In the memoirs Farewell to Manzanar and Night, the authors both reveal events from their tragic past to the reader. However, Jeanne Wakatsuki Houston takes a more reflective tone while Elie Wiesel tells his story with a solemn yet intimate tone. Within Farewell to Manzanar, Jeanne narrates her story in a very calm and reflective way because she wanted to spread awareness that the Japanese internment did indeed happen. Although she tries to remain more of an observer and state facts of the time she was interned, at the end of the memoir, her tone does shift from a very factual standpoint to a more nostalgic and sentimental tone. In Night, Wiesel’s solemn and intimate tone helps him tell the reader of his difficult conflicts trying to survive religious persecution from the Nazis and his struggle to keep faith in God.
In her memoir, Houston manages remaining observational for most of the book. She bides by stating mostly facts from events from her past experiences at Manzanar, now ...view middle of the document...
This quote shows how even though Jeanne is narrating a time when her faith was shaken and she was struggling to survive, she will still use a calm and reflective tone to get her point across.
In Night, Elie Wiesel’s solemn and intimate tone assists to tell the painful and personal memories from his time in the concentration camps. He uses this specific tone to really bring to life his memories of hangings, death, struggles with his faith and survival, and many other difficult conflicts within his memoir. Wiesel utilizes his emotional point of view to illustrate the hanging of the little boy and how it shook his faith. “He was still alive when I passed in front of him. His tongue was still red, his eyes were not yet glazed. Behind me, I heard the same man asking: “Where is God now?” And I heard a voice within me answer him: “Where is He? Here He is—He is hanging here on this gallows. . . .” (Wiesel, 62)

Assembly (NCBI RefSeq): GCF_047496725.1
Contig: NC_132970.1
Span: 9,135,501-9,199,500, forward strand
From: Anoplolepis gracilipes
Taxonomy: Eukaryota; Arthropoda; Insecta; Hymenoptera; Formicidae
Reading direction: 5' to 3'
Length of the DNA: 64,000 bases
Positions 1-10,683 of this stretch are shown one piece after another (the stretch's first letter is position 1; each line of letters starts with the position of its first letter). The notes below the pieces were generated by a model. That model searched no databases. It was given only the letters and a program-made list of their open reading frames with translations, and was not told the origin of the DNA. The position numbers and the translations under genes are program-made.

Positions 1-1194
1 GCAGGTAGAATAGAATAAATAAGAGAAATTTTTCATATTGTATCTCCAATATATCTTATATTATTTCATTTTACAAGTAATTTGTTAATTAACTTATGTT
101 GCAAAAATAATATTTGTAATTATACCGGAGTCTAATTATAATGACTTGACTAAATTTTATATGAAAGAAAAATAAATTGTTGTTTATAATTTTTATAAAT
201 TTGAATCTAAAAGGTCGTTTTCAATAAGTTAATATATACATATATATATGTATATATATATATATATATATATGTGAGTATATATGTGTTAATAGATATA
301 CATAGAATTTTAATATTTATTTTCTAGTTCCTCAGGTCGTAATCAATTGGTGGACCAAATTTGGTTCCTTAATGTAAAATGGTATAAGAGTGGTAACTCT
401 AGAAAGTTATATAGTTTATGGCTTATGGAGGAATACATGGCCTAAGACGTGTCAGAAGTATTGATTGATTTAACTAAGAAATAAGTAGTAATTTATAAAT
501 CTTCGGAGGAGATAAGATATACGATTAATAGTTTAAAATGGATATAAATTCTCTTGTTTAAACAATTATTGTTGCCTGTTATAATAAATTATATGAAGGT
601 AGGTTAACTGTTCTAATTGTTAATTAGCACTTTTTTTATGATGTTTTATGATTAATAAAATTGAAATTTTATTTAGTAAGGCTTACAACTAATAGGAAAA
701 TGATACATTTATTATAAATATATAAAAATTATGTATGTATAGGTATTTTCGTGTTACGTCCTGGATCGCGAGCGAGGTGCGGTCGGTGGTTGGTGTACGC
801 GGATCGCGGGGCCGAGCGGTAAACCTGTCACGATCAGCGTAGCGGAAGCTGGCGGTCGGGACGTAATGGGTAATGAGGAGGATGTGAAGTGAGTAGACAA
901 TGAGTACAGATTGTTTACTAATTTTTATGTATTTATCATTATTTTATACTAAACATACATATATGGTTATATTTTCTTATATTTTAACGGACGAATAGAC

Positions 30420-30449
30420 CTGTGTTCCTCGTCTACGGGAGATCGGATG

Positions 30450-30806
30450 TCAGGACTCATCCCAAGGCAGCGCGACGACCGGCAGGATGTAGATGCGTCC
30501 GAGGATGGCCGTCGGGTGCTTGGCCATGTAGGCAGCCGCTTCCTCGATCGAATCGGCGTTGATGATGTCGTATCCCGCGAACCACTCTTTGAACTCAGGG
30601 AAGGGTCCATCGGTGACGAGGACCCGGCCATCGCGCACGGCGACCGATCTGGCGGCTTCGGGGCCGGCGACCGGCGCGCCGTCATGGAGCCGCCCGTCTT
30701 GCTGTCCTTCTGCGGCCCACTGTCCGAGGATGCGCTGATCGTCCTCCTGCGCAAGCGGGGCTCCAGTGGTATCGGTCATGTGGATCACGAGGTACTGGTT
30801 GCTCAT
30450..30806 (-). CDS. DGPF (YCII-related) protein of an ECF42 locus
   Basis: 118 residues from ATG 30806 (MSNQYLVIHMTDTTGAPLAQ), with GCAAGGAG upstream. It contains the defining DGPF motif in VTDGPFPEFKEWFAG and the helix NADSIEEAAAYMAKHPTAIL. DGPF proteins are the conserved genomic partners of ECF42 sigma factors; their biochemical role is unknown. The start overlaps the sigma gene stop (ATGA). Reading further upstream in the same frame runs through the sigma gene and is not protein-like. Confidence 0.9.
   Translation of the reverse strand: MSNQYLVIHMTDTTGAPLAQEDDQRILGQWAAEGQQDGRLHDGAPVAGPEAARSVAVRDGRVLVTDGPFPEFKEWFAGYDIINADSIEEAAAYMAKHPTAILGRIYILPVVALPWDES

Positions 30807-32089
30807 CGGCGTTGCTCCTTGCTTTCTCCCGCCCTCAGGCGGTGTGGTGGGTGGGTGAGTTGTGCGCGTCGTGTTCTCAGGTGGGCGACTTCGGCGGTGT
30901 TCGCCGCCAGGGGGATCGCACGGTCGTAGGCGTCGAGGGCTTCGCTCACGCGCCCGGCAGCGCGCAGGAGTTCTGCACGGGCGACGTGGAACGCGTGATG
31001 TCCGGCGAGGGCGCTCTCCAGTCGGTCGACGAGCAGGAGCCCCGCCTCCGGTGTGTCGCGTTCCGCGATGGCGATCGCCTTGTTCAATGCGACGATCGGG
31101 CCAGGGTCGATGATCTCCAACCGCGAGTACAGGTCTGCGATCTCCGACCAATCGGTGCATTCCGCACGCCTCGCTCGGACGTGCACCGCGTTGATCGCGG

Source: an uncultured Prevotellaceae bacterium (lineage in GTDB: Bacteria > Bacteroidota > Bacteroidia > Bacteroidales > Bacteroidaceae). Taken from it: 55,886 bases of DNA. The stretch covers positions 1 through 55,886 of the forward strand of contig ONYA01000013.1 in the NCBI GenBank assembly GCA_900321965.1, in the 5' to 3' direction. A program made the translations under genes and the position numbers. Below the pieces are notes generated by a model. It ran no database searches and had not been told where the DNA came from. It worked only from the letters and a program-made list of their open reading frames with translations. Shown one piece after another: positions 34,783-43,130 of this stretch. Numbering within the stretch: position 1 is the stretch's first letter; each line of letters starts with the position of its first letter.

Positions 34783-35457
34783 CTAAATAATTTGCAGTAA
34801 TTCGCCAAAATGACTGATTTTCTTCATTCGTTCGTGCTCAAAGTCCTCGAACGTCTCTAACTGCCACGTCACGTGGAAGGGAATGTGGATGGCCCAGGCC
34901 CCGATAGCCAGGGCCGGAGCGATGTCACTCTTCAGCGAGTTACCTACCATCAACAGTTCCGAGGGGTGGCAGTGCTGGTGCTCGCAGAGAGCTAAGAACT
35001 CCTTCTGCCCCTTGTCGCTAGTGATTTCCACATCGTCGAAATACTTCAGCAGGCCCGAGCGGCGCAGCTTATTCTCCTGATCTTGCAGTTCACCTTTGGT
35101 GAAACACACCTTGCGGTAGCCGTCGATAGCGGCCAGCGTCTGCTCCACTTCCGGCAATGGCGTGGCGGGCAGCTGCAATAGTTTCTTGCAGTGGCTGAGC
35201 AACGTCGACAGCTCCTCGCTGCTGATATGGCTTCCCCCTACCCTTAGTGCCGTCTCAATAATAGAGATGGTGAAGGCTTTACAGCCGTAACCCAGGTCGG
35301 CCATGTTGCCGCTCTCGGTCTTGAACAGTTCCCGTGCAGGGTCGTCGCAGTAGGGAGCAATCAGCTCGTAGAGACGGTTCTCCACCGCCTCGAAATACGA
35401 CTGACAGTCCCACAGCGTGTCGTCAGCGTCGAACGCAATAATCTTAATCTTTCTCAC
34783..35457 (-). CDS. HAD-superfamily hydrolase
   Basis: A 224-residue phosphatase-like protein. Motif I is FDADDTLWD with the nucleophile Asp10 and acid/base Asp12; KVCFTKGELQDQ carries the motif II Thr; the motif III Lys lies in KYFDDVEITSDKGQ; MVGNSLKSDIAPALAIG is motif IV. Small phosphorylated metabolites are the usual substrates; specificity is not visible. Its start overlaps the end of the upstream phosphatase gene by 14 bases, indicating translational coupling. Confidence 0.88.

In Farewell to Manzanar, Jeanne’s tone shifts from that of reflection to one of nostalgia and sentimentality. Even when confronting her experiences at Manzanar, she looks back and has a wistful yearning to return to her past. In chapter twenty-two, she revisits Manzanar with her family and is happy, yet also sad to see the camp again. “For a while I could almost detach myself from the place and its history and take pleasure in it purely as an archeological site” (Houston, 173). This quote shows how sentimental Jeanne is toward Manzanar even with the trauma she was put through there.
In Farewell to Manzanar, Jeanne narrates her memoir with a very reflective tone. She focuses on making her memoir not only based on telling of her difficult past experiences for herself, but of all the Japanese Americans who were sent to internment camps. Jeanne does this by consistently giving more factual reflections than dramatic narrations. However, in Night by Elie Wiesel, the story is told from a more solemn and personal tone. When illustrating scenes of immense devastation from his memories of the Holocaust, Wiesel gives more personal and even intimate tone to drastic images. Toward the end of Farewell to Manzanar, Jeanne’s tone shifts from reflective to nostalgic and sentimental.
Farewell to Manzanar by Jeanne Wakatsuki Houston
Night by Elie Wiesel